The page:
setting body for health and safety, establishing the framework
against which local authorities would regulate. This would implement
a similar model to that adopted by National Institute for Clinical
8. Currently, "lead", or "home"
authority systems are the only mechanism to promote consistency
in health and safety regulation for multi-site businesses. The
effectiveness of these schemes is highly variable, and employers
who have entered into these arrangements would be keen to see
improvements. The proposals for the role of the Local Better Regulation
Office (LBRO), and a statutory primary authority structure, as
set out in the draft Regulatory Enforcement and Sanctions Bill,
may go some way towards achieving an improvement. It will however,
be essential to ensure that the LBRO does not simply become yet
another voice in an already complex regulatory structure. It is
unfortunate that national regulators such as HSE will be outside
the scope of this legislation, and will not therefore be party
to the new primary authority system. We believe that this represents
another missed opportunity to address inconsistencies in regulatory
9. Recently HSE have informed businesses
classified as top tier sites under the Control of Major Accident
Hazards (COMAH) Regulations that charges for inspection are to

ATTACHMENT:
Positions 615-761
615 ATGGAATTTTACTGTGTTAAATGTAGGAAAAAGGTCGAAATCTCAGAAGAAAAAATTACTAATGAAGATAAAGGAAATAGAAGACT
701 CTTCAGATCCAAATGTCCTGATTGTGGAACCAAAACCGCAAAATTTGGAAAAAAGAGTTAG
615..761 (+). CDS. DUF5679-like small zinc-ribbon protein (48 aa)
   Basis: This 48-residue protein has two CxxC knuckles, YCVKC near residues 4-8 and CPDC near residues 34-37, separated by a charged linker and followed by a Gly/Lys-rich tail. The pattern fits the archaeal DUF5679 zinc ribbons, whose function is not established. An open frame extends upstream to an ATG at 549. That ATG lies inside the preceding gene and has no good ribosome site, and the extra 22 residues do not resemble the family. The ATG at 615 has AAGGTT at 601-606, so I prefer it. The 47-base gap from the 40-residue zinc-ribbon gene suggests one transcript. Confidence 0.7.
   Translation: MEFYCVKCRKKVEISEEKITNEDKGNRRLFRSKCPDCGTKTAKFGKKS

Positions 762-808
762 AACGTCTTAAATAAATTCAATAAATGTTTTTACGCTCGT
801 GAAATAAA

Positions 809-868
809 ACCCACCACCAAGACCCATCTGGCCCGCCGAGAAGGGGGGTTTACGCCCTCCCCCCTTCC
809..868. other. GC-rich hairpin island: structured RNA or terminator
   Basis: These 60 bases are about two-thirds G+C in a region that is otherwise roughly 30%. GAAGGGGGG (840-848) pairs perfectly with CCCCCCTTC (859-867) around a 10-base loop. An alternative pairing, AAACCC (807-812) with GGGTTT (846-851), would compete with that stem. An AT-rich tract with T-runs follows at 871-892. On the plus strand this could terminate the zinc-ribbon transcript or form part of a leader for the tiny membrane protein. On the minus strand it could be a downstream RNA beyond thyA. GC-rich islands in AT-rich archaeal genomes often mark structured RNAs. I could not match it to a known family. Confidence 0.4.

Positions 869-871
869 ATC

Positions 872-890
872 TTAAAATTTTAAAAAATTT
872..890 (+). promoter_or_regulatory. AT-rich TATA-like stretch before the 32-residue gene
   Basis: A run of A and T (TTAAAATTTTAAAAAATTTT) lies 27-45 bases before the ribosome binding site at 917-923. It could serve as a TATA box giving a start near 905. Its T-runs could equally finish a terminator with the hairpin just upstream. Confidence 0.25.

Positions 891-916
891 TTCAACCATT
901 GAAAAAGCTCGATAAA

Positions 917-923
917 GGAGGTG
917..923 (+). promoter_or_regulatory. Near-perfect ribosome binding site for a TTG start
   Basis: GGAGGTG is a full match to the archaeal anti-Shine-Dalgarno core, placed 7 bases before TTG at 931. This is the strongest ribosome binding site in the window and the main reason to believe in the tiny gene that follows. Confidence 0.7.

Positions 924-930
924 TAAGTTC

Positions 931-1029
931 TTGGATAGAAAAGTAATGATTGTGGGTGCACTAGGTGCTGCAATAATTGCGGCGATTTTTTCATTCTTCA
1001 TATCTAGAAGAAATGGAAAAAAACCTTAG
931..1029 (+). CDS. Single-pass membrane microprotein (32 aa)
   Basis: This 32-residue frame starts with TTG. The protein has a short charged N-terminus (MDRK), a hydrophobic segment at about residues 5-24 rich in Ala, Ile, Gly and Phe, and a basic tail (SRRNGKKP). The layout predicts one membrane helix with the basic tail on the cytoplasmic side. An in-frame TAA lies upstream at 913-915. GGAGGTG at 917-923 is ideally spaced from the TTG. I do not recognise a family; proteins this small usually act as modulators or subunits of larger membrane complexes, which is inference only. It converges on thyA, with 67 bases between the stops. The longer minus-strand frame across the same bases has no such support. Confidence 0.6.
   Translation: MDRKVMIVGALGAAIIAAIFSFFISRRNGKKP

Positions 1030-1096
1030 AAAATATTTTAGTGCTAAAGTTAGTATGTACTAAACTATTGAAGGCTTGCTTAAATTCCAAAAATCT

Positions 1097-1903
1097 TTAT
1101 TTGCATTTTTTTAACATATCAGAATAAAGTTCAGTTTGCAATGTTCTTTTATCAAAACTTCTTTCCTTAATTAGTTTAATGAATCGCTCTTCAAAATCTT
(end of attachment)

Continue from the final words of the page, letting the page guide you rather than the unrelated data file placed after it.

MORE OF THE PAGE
increase by 31%. This is justified as representing recovery of
the full economic cost of delivering this service. However, this
was previously the justification for the existing charging regime.
There has so far been insufficient detail provided to allow a
transparent analysis of HSE's argument. Currently only regulatory
activity linked to the specified hazardous process is covered
by charges, but the recent notification sets out HSE's aspiration
for all contact with COMAH sites to be chargeable. This means
that general HSE initiatives and spurious complaints could result
in significant, and unpredictable, additional costs for business.
This is a significant change in policy and EEF feels that it should
be subject to scrutiny against the principles of better regulation,
and that it should also be the subject of proper regulatory impact
assessment and public consultation. There is precedent for this,
as the Environment Agency consult annually on their framework
of charges to business.
10. There is no doubt that effective and
proactive high level leadership is an essential component of effective
health and safety management. EEF believes that this principle
is now widely understood. Historically however, there has been
no clear framework for senior managers to use in structuring their
own involvement to greatest effect, and consequently there has
been little consistency in approach and no clear benchmark for
11. We welcome the recent guidance document
issued by HSC and the Institute of Directors (IoD), and feel that
it will go a long way towards addressing this issue. We feel that
voluntary guidance is the most effective tool to use at the present
time, as it will serve to encourage good practice.
12. We would be reluctant to see additional
legislation in this area. It is important to remember that you
can only legislate for basic standards, whereas you can guide
and encourage towards continuous improvement and adoption of best
13. We believe that the Health and Safety
at Work Act and the Companies Act already contain adequate legal
provision in this area. We are however aware that there is a strong